Touching on what Gabriel mentioned. Keep in mind that gay people are well... people. You have those type that you quoted wanting to "challenge and change the institution", and you have those that don't. I could list quotes from several straight white male activists. (I'm taking a guess here... forgive me if I'm incorrect), but you wouldn't agree with what they all said. Just because those individuals are speaking out with their opinions, doesn't mean they speak for the whole community or represent the views of the whole community.

On another note, what about straight couples who engage in extra-marital relationships and do so knowingly... Swingers. Should they not be allowed to marry and if not, how would it be policed? Should the government mandate that "if you're promiscuous then you can't get married."

Bottom line is that the gay community isn't out to destroy marriage. What does the union of two men in Massachusetts have to do with the vows and the relationship that you share with your wife in South Carolina. I'm guessing not much. And as far as promiscuity is concerned, well if you're promiscuous your promiscuous, gay or straight. And having a wife to keep you in check isn't going to change that. If a married man wants to cheat he will, gay or straight.
10.31.2005 3:01pm
JayLittleATL (mail):
Roach,

Touching on what Gabriel mentioned. Keep in mind that gay people are well... people. You have those type that you quoted wanting to "challenge and change the institution", and you have those that don't. I could list quotes from several straight white male activists. (I'm taking a guess here... forgive me if I'm incorrect), but you wouldn't agree with what they all said. Just because those individuals are speaking out with their opinions, doesn't mean they speak for the whole community or represent the views of the whole community.

In regards to promiscuity, what about straight couples who engage in extra-marital relationships and do so knowingly... Swingers. Should they not be allowed to marry and if not, how would it be policed? Should the government mandate that "if you're promiscuous then you can't get married."

Bottom line is that the gay community isn't out to destroy marriage. What does the union of two men in Massachusetts have to do with the vows and the relationship that you share with your wife in South Carolina. I'm guessing not much. And as far as promiscuity is concerned, well if you're promiscuous your promiscuous, gay or straight. And having a wife to keep you in check isn't going to change that. If a married man wants to cheat he will, gay or straight.
10.31.2005 3:03pm
vepxistqaosani (mail) (www):
DesignBot,

For the purposes of my argument, I leave aside tendentious and anachronistic readings of the historical record.

You could argue that this is unfair, since there was no concept of a homosexual identity until quite recently -- but that rather makes my point, doesn't it?
10.31.2005 3:04pm
JayLittleATL (mail):
sorry about the double post.
10.31.2005 3:04pm
Medis:
Roach,

The existence of some committed lesbian couples doesn't prove the complete lack of a need for institutions encouraging female monogamy. Consider again the fact that some women actually do cheat on their romantic partners, or otherwise exhibit non-monogamous behavior.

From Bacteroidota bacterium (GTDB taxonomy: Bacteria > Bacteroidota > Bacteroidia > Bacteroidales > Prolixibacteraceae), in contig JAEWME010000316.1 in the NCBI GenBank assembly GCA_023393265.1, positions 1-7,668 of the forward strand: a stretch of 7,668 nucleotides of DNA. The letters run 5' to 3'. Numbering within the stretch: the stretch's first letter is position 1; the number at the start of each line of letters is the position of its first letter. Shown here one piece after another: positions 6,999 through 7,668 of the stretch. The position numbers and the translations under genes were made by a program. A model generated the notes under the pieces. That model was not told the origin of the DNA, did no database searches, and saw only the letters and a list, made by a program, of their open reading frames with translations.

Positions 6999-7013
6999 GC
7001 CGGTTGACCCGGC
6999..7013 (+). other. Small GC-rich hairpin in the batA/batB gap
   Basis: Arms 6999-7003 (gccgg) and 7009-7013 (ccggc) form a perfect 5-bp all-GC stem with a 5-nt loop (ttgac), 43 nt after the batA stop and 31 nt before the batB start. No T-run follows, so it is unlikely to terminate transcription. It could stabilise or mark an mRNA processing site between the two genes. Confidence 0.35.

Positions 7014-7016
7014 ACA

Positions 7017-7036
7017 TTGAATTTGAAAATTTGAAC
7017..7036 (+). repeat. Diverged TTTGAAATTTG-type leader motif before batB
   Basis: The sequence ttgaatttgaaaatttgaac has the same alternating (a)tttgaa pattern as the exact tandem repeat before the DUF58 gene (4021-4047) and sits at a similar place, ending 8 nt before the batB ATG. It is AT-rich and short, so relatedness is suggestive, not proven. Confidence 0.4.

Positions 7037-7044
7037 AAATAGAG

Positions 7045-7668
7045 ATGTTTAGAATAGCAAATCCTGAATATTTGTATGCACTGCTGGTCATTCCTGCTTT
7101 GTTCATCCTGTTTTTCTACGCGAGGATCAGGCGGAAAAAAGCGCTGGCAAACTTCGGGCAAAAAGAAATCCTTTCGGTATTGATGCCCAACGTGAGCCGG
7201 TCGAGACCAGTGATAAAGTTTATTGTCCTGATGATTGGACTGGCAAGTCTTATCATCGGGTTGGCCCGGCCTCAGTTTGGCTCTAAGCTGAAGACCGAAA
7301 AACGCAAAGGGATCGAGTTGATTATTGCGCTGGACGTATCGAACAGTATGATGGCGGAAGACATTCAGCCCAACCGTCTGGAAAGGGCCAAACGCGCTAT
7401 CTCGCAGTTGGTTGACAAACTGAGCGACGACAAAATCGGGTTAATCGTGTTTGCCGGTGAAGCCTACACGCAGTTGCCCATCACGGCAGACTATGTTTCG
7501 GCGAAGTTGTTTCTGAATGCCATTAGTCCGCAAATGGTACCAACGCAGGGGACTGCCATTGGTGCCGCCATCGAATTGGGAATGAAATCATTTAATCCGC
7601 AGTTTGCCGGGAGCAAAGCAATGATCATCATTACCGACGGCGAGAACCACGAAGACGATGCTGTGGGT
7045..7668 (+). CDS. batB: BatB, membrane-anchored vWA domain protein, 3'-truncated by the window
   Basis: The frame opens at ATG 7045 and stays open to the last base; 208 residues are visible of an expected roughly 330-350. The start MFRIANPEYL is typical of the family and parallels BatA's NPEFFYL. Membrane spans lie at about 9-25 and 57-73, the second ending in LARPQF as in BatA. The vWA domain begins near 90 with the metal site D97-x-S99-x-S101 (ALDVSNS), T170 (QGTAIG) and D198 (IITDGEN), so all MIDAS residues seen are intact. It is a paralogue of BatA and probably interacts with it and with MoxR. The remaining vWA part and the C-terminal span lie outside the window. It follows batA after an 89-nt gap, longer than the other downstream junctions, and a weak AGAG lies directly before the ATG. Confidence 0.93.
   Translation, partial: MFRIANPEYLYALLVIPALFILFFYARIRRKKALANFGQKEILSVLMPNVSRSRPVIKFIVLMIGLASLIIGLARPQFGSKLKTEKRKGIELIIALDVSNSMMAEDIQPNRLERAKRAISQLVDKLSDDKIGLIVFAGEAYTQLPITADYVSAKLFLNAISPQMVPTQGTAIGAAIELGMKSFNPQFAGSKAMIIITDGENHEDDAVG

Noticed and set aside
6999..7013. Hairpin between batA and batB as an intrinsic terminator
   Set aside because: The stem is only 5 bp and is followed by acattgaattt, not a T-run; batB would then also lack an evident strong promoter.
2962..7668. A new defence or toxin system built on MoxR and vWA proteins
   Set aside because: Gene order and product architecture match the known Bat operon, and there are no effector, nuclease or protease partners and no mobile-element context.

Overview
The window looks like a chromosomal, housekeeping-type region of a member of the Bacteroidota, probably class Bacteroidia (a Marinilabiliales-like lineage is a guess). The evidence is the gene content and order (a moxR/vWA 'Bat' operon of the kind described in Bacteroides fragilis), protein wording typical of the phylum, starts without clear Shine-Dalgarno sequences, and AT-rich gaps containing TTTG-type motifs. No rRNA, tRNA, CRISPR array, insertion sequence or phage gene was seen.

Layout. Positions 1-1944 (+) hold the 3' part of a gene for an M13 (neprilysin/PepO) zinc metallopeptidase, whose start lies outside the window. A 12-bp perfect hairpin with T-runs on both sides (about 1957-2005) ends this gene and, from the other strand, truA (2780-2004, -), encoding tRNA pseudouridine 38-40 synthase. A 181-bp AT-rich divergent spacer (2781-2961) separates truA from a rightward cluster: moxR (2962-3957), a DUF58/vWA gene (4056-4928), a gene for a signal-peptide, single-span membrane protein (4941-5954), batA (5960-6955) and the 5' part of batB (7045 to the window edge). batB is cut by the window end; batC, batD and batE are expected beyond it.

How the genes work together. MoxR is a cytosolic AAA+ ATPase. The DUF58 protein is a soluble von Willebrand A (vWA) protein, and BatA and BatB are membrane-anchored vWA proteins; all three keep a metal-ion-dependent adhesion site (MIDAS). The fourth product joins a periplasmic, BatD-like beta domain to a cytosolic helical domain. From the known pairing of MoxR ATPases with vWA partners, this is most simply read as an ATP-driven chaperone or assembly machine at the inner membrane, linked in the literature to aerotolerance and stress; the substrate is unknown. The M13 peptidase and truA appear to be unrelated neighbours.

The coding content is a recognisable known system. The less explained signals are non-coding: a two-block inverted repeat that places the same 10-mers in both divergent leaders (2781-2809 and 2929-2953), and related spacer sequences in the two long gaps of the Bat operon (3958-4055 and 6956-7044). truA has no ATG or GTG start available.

On Lawn,

I didn't find the linked articles helpful. I also didn't find your block quote above to be on point. It seems to me you want to shift the discussion to Dale's point #5, but it is not "begging the question" to suggest that before we get to point #5, we should discuss points #1-4 (the posssible benefits to gay people and gay families of marriage).

Finally, I don't think anything I wrote about the public/social/community dimension of marriage depended on playing a "word game". But maybe you can define for me what you mean by "reciprocal beneficiaries". My point was that it sounded to me like you were describing a private arrangement without the public/social/community dimension straight marriages have. If I am wrong, please explain.
10.31.2005 3:06pm
On Lawn (mail) (www):
Medis,

You sure are depending a lot on what you find and think. Perhaps you should really evaluate how seriously you take your own opinion, because honestly you seem to think others take it far more authoritatively than it is.

If you have a disagreement, please say so. If you simply want to judge arguments for yourself, you might as well keep it to yourself.
10.31.2005 3:11pm
On Lawn (mail) (www):
Medis,

So as to keep my commentary on your over-reliance of your opinion seperate from content, I make this a seperate post.

My point was that it sounded to me like you were describing a private arrangement without the public/social/community dimension straight marriages have. If I am wrong, please explain.

Please do some research on what RB's are, they do not appear to be private arrangements. Take Hawaii for an example.
10.31.2005 3:14pm
Aultimer:
All this chatter about male promiscuity is simply irrelevant as a matter of policymaking. Whatever the proportion of men and women who prefer to be promiscuous or monogamous, there's presently a sufficient supply of women willing to engage in activity to satisfy the men's demand. Marriage, from this perspective, is just one way the "market" matches supply and demand (apparently Thailand has it's own market niche - the things you learn at VC!)